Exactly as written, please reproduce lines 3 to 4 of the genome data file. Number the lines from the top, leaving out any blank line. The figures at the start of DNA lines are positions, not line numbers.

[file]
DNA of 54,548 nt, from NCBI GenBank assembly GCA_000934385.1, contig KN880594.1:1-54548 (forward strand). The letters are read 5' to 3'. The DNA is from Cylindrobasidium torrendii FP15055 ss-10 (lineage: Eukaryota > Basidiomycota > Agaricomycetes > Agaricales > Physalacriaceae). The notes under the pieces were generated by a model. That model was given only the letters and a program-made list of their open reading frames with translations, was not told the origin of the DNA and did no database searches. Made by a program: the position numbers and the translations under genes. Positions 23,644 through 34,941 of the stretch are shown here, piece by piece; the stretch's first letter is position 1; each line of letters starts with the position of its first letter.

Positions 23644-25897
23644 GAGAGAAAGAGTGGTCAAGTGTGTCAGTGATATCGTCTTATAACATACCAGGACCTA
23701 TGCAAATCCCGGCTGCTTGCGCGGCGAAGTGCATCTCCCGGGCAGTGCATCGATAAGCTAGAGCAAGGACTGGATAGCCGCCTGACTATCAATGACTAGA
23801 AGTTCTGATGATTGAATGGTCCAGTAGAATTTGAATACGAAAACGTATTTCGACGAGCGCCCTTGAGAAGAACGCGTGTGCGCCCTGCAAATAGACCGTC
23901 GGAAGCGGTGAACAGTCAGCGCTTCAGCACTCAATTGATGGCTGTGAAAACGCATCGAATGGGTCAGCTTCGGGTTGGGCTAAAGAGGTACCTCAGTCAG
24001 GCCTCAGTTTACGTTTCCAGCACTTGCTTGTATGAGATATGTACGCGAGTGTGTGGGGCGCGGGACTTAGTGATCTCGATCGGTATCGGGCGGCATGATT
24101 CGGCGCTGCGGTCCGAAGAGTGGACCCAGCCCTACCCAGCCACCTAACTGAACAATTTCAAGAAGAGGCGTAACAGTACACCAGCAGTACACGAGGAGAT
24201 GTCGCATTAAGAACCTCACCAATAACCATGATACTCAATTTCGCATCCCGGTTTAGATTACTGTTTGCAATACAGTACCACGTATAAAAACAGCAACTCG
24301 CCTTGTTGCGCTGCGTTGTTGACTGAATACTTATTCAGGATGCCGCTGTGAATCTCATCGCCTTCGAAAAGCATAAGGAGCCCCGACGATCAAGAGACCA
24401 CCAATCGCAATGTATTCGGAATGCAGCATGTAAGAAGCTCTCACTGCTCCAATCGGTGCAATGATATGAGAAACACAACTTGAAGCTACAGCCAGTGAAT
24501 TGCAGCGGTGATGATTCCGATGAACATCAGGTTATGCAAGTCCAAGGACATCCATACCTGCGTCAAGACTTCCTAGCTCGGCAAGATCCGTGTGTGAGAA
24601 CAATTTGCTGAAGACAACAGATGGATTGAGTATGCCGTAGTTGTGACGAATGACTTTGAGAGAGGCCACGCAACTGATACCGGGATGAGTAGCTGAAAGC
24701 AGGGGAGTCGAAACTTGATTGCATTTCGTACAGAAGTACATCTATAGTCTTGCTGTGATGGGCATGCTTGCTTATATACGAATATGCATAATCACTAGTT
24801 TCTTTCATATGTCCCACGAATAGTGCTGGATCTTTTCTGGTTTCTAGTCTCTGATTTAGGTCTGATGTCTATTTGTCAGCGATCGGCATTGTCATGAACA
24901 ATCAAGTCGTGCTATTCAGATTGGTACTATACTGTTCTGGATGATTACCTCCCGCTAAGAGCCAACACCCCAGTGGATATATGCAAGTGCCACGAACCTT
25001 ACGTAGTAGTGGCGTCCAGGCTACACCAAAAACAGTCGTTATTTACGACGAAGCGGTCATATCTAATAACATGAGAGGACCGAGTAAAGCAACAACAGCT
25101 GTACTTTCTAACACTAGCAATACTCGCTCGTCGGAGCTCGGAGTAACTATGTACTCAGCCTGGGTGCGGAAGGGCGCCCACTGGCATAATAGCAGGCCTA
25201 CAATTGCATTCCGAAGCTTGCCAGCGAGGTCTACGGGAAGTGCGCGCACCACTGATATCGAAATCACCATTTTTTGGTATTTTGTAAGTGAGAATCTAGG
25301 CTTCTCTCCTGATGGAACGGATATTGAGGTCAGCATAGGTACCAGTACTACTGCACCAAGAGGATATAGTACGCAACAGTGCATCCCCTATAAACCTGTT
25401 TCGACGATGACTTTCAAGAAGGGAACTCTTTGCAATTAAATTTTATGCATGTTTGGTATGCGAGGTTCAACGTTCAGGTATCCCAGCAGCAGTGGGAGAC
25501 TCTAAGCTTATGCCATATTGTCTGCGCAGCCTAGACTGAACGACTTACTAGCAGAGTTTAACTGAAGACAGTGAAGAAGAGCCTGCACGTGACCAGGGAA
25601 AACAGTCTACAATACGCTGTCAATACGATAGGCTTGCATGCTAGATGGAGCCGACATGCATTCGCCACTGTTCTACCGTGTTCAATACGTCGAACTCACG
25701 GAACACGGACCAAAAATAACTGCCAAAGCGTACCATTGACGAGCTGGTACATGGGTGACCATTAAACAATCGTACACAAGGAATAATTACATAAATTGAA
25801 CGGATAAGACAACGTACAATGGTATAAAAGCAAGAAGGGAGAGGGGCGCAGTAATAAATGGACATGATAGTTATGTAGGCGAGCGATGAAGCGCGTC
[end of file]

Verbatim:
23644 GAGAGAAAGAGTGGTCAAGTGTGTCAGTGATATCGTCTTATAACATACCAGGACCTA
23701 TGCAAATCCCGGCTGCTTGCGCGGCGAAGTGCATCTCCCGGGCAGTGCATCGATAAGCTAGAGCAAGGACTGGATAGCCGCCTGACTATCAATGACTAGA